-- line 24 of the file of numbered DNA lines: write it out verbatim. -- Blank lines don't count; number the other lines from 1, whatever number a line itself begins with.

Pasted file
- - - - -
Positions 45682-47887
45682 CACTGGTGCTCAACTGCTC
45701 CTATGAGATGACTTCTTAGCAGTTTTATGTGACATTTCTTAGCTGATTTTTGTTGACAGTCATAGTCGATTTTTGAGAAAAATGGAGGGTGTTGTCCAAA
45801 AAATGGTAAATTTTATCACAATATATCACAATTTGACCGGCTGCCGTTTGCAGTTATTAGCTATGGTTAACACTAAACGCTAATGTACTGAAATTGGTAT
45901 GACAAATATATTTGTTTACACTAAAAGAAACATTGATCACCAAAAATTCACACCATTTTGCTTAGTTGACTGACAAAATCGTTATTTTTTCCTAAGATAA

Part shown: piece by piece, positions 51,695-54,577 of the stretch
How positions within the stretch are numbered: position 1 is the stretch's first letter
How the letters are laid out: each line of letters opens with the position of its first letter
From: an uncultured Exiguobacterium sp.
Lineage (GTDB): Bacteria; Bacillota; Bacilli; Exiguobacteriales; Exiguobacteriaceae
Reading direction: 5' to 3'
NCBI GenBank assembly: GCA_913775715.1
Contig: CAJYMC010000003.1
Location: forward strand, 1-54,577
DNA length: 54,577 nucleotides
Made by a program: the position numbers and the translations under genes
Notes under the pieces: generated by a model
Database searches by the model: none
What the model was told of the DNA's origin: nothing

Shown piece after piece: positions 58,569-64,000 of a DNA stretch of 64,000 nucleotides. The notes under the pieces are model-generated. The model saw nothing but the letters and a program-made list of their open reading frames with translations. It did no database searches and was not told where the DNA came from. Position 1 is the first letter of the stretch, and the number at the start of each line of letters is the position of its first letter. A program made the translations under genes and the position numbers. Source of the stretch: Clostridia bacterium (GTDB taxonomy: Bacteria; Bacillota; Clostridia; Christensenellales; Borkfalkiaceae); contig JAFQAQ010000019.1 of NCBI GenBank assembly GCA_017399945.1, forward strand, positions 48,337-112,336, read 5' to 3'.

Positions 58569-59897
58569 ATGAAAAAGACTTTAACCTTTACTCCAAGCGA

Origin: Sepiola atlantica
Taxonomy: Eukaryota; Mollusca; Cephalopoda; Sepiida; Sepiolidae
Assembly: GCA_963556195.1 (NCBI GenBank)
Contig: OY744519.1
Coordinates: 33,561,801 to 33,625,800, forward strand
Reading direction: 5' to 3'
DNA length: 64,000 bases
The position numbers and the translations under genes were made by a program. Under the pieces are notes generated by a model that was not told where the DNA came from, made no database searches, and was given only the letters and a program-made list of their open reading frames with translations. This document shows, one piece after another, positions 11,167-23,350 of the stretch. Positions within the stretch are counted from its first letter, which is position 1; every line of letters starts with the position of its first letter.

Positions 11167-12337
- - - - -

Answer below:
Taxonomy: Eukaryota; Mollusca; Cephalopoda; Sepiida; Sepiolidae